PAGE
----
Calibrating measuring probes with very small diameter contact tips requires small diameter master calibration spheres mounted on small diameter posts.
These parameters become even more critical when small diameter complex probes are used in the scanning mode. For these applications, a petite version of the star probe calibration device is available (see details under C.M.M. products).
Optical probes form a very broad spectrum of devices, but they respond well to rather limited range of master calibration devices. The one "no no" for optical calibration devices is bright shiny artifacts. The least expensive calibration sphere is the satin finished stainless steel ball. Some optical probes respond very well to satin finished titanium, which has a very flat gray surface.
The most popular master calibration sphere for optical probes is satin finished aluminum oxide ceramic, which is very white but very dull. All of the metal balls suffer from the tendency to get burnished stripes on the surface that affect the calibration. This burnishing is caused by almost any physical contact with hard materials. This does not happen to the aluminum oxide ceramic. The very white surface of the ceramic ball gets dirty very quickly, but it can be easily cleaned with coarse hand soap. Very short Ball Bars (Dumbbells), with satin finished ceramic balls are a very popular calibration device. The post next to the balls is black oxide coated so they don't effect
To facilitate the holding of these very short Ball Bar (Dumbbell)s, we have developed the "Hammer." (See the technical data sheet under C.M.M. products). The Hammer has a right-angled post that is used to hold the Ball Bar (Dumbbell) in our standard clamping hardware. The characterization spheres are often ordered with and used with risers ( extensions ) and Dual Threaded Adaptor Screws.
We will remove a worn or damaged probe calibration ball and replace it with a brand new ball of the highest quality at a very reasonable price.
We will be pleased to quote you custom manufactured probe calibration spheres. These devices can be to your design, or we can replicate an existing product.
We will inspect your probe calibration spheres for size and roundness. We will provide you with a long form inspection report that is traceable to N.I.S.T. for $65.00 each.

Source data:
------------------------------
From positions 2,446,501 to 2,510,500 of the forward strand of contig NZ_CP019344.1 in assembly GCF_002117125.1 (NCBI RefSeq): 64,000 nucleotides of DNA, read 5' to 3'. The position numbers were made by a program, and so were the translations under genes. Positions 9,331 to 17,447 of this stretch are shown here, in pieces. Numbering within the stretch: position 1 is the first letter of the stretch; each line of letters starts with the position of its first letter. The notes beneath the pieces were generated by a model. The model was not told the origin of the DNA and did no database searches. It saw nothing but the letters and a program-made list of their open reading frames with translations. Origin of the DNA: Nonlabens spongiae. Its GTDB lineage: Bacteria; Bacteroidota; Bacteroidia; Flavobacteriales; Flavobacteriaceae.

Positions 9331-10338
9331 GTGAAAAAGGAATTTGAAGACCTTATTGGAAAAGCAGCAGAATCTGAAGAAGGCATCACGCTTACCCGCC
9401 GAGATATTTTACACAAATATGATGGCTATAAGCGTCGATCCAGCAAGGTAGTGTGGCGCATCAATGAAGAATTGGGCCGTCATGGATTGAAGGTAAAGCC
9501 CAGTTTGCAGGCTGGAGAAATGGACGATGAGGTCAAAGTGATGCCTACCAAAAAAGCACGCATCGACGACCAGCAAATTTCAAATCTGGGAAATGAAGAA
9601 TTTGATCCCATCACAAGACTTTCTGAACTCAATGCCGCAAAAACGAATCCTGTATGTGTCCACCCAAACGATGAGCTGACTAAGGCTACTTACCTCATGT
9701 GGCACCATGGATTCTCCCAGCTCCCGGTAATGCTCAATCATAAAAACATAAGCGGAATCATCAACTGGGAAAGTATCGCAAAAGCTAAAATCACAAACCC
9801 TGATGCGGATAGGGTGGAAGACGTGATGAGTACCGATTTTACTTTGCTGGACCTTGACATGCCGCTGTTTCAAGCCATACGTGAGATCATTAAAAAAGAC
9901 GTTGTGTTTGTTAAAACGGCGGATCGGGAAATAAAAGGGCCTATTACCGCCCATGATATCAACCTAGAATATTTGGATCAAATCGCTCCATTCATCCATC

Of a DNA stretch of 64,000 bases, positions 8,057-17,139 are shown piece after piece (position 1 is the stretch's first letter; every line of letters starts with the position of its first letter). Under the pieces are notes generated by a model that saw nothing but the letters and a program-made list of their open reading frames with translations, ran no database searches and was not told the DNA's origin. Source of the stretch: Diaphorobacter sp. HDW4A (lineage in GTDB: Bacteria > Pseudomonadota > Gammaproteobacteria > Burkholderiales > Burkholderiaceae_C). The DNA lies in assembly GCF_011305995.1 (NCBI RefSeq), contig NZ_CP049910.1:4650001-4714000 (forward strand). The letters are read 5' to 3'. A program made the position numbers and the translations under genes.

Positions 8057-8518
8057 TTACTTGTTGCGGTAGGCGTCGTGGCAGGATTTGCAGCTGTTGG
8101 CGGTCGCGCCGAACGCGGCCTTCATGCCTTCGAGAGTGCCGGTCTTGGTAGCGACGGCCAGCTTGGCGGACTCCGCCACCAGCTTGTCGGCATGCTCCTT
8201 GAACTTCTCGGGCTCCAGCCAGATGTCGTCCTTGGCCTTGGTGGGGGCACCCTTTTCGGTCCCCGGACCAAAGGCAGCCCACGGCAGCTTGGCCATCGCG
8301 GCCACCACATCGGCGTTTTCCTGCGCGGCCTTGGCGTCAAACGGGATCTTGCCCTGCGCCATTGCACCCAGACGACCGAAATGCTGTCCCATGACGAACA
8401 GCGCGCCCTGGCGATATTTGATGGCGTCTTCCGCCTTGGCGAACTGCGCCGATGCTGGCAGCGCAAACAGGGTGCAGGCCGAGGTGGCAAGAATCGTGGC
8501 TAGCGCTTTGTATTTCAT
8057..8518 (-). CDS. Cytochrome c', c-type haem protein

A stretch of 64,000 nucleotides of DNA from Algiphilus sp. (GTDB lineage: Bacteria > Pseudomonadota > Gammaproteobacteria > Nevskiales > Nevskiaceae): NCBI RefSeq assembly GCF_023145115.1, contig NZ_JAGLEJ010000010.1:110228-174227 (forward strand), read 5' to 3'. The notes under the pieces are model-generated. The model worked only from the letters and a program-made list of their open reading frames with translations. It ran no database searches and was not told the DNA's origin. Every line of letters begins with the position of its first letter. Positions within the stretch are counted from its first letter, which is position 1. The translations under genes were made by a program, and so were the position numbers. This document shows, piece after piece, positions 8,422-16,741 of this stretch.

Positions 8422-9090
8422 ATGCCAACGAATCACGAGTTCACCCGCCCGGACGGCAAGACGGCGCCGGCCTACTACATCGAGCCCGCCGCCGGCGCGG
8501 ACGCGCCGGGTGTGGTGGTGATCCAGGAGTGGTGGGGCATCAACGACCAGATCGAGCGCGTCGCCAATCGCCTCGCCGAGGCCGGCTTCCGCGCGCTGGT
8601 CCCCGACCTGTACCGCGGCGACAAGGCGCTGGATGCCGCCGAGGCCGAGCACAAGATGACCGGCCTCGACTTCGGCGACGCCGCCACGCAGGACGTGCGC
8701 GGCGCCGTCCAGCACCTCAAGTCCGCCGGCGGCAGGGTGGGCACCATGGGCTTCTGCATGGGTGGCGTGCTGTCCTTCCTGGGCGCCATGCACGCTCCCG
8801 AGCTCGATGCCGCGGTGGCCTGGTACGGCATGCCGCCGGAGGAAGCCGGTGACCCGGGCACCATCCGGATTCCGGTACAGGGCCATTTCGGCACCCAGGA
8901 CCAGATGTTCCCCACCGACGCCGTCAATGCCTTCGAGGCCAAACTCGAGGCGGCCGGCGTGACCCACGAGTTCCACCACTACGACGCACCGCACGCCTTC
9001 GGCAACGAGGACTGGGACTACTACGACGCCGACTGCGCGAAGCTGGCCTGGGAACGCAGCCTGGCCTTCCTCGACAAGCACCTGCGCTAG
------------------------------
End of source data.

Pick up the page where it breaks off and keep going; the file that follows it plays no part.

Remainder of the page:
This Probe Characterizing technique uses computer software and an extremely high quality spherical artifact of a well known diameter to calibrate the radius of the contact tip. It will characterize geometry errors of the measuring probe (probe lobbing), it will compensate for bending of the probe stem and a broad range of other elastic deflections or bending moments throughout the machine. The sphere is very rigidly fixed to the C.M.M. table for this test. In effect, the C.M.M.'s computer is told that it is measuring a perfect sphere of a specific diameter and that any departure from this ideal form should be corrected in all future measurements. Some C.M.M. software is written around a specific master sphere diameter while other software is open to selection by the user.
The most widely used sphere diameter is one inch (25.4mm) but 3/4 inch (19.05mm) is also widely used. In our experience down to about 10mm (.3937 inch) diameter, the smaller the master sphere used, the more accurately probe lobbing will be compensated for. This correction ends up being a simple adjustment in the apparent radius of the contact tip of the measuring probe.
This same spherical artifact makes an excellent Coordinate Measuring Machine repeatability test device. Its position on the table and its diameter are simply measured a considerable number of times (usually ten to twelve), and the results are compared. Each measurement consists of a small number of well distributed hits. Any variations in the measurements reflect a lack of machine repeatability. Valuable information about specific machine performance can be learned by looking at the end positions of individual axii. Note that this test must be performed as quickly as possible to avoid the influence of temperature drift.
We offer the 2 inch by 2 inch universal mounting block, Part Number BLK-2, as an accessory for use with the probe calibration sphere hardware. The four threaded tie down holes are M10-1.5 thread. A through mounting hole with clearance for 10mm or 3/8 inch tie down bolt is provided. This approach to tie down allows the two inch square by two inch high block to be clamped down in any angular position.
The simplest application is to use it as a 2 inch riser to hold any of our probe calibration spheres. The 2" by 2" block can be used to mount any of our probe calibration spheres at right angles to the C.M.M. table. Mounting up to five of our standard probe calibration spheres creates an excellent star probe calibration device. Leaving it mounted on the CMM table with several of the calibration spheres attached provides a monument that will quickly provide proof of performance as an interim evaluation of your C.M.M.
Five sphere calibration spheres mounted on the 2" by 2" block, creates ten inter-sphere dimensions that are, in effect, ten unique length Ball Bars. The assembly of these 5 devices is a "pretzel" that exercises every function of your Coordinate Measuring Machine. Having the several extra probe calibration spheres available will provide you with the in house hardware to perform frequent temperature drift evaluations. Our entire family of probe calibration hardware is designed to be compatible with the 2" by 2" blocks.